who or whom?

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Anonymous

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Could you please tell me when you should use whom rather than who?
eg: the service will be available to you through a personal adviser
whom/who you can see if you want to.
 

RonBee

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lchamier said:
Could you please tell me when you should use whom rather than who?
eg: the service will be available to you through a personal adviser
whom/who you can see if you want to.

Use whom when it is preceded by a preposition or when it is the object of a clause. All other times use who. In your example sentence you should say:

  • The service will be available to you through a personal adviser who you can see if you want to.

8)
 

Tdol

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Whom would be OK in formal English there, wouldn't it? ;-)
 

RonBee

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Whom hasn't been outlawed here yet. Yes.

:wink:
 

Casiopea

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"lchamier":
Could you please tell me when you should use whom rather than who?

One trick is to divide the sentence into two sentences:

Senetnce 1
The service will be available to you through a personal adviser.

Senetnce 2
You can see a personal adviser if you want to.

Notice the words a personal advisor come after the verb 'see'. If a word or words come after the verb, they function as the verb's object. Use 'whom' for objects and 'who for subjects'.

"...to you through a personal adviser whom you can see..."

OR, in today's spoken English people often use 'who' for objects, too:

"...to you through a personal adviser whoyou can see..."

Either 'whom' or 'who' is okay, but 'whom' is best for exams and papers.

:D
 

RonBee

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I might have to go back on some of my own advice, because not in a hundred years would I use whom in that sentence. I am not going to argue that whom is dead, but even tho it might go agains the "rule" who is more natural there. "Says who?" you say? Says me. :wink:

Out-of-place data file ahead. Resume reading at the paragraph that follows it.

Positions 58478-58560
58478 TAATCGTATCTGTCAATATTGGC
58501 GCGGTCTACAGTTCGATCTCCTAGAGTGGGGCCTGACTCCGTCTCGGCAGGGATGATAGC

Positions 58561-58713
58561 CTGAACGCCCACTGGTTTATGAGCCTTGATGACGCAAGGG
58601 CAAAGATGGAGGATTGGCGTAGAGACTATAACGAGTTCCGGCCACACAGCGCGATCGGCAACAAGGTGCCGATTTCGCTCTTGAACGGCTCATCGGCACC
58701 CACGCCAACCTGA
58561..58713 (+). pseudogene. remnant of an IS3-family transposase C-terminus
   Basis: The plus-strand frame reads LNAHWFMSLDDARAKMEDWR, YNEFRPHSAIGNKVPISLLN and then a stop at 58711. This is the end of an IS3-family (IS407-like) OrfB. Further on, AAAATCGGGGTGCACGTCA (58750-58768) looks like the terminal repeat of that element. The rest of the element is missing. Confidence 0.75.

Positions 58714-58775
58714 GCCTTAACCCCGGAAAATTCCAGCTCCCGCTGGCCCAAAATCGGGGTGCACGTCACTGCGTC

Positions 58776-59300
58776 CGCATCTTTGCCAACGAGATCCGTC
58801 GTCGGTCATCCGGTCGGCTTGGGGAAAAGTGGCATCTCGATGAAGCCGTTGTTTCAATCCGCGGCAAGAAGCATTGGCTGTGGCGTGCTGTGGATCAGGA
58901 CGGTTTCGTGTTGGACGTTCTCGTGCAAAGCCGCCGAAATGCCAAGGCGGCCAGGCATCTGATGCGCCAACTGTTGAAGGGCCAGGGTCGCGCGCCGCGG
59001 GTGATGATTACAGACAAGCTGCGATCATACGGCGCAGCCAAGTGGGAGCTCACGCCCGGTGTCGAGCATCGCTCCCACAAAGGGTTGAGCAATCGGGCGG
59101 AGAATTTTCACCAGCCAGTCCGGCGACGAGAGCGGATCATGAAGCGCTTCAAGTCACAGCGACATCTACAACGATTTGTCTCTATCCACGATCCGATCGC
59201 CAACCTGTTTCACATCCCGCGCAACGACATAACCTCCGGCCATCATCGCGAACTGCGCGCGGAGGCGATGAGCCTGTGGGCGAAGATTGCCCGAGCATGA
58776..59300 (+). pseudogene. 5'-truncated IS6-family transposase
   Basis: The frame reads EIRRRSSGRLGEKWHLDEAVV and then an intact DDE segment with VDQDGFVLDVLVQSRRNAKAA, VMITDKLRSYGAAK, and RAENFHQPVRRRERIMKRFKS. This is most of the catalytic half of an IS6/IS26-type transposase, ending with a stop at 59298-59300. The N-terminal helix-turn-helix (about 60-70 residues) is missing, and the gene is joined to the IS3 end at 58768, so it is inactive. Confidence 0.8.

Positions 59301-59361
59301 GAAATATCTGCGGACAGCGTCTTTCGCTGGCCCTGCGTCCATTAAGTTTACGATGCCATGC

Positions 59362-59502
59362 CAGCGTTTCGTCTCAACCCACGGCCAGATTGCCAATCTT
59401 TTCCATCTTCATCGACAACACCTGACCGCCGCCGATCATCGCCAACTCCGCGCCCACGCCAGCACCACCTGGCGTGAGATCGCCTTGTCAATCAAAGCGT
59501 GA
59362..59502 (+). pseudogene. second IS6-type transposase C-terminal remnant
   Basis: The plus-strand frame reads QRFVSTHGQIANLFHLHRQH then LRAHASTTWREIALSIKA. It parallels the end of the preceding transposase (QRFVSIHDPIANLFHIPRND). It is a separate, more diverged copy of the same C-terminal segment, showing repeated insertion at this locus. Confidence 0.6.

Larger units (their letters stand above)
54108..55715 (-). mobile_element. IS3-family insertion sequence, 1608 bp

:twisted:
 
J

jwschang

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RonBee said:
I might have to go back on some of my own advice, because not in a hundred years would I use whom in that sentence. I am not going to argue that whom is dead, but even tho it might go agains the "rule" who is more natural there. "Says who?" you say? Says me. :wink:
:twisted:

A contribution from me.

1. WHO
(a) Used as subject of a verb.
I don't know who has the tickets.
(b) Can also be object of verb BE (only).
I know who she is.
We didn't mind who they were next to us.
(c) In spoken conversation (only), may be used as object of a preposition if it does not follow after the preposition.
Whom did you bring along?, or: Who did you bring along?
Whom did you speak to?, or: Who did you speak to?
To whom did you speak?, BUT NOT: To who did you speak?

2. WHOM
(a) Used as object of verb.
Is he the teacher whom you met?
They are the students whom we saw.
(b) Used as object of preposition.
To whom did you give a five?
This is the kid to whom I gave a five.
(c) CANNOT be used as subject of a verb.
He helped the lady who (he saw) had lost her wallet.
BUT NOT: He helped the lady whom (he saw) had lost her wallet.
The mistake here tends to be made because of the parenthetic "he saw". Preceding the nominative case "he", students use the objective case "whom" which is incorrect.
 
J

jwschang

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RonBee said:
I might have to go back on some of my own advice, because not in a hundred years would I use whom in that sentence. I am not going to argue that whom is dead, but even tho it might go agains the "rule" who is more natural there. "Says who?" you say? Says me. :wink:
:twisted:

I'm more used to saying:
Says who? Says I, says he, says she, says they. But also "Says me".
It's like: You and I are going somewhere, but commonly used (and easier on the tongue) is You and me are going somewhere. :wink:
 
J

jwschang

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jwschang said:
RonBee said:
I might have to go back on some of my own advice, because not in a hundred years would I use whom in that sentence. I am not going to argue that whom is dead, but even tho it might go agains the "rule" who is more natural there. "Says who?" you say? Says me. :wink:
:twisted:

I'm more used to saying:
Says who? Says I, says he, says she, says they. But also "Says me".
It's like: You and I are going somewhere, but commonly used (and easier on the tongue) is You and me are going somewhere. :wink:

A thought, to add to the above.
1. You and me are going somewhere. (OK, unless formal)
2. Me am going somewhere. (no, no)

The existence of "you" in sentence 1 allows the use of "me". It's something like subject-verb agreement in cases such as:
3. The three apples or the orange is for you. (nearest to verb)
4. The orange or the three apples are for you. (nearest to verb)
 

RonBee

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jwschang said:
RonBee said:
I might have to go back on some of my own advice, because not in a hundred years would I use whom in that sentence. I am not going to argue that whom is dead, but even tho it might go agains the "rule" who is more natural there. "Says who?" you say? Says me. :wink:
:twisted:

A contribution from me.

1. WHO
(a) Used as subject of a verb.
I don't know who has the tickets.
(b) Can also be object of verb BE (only).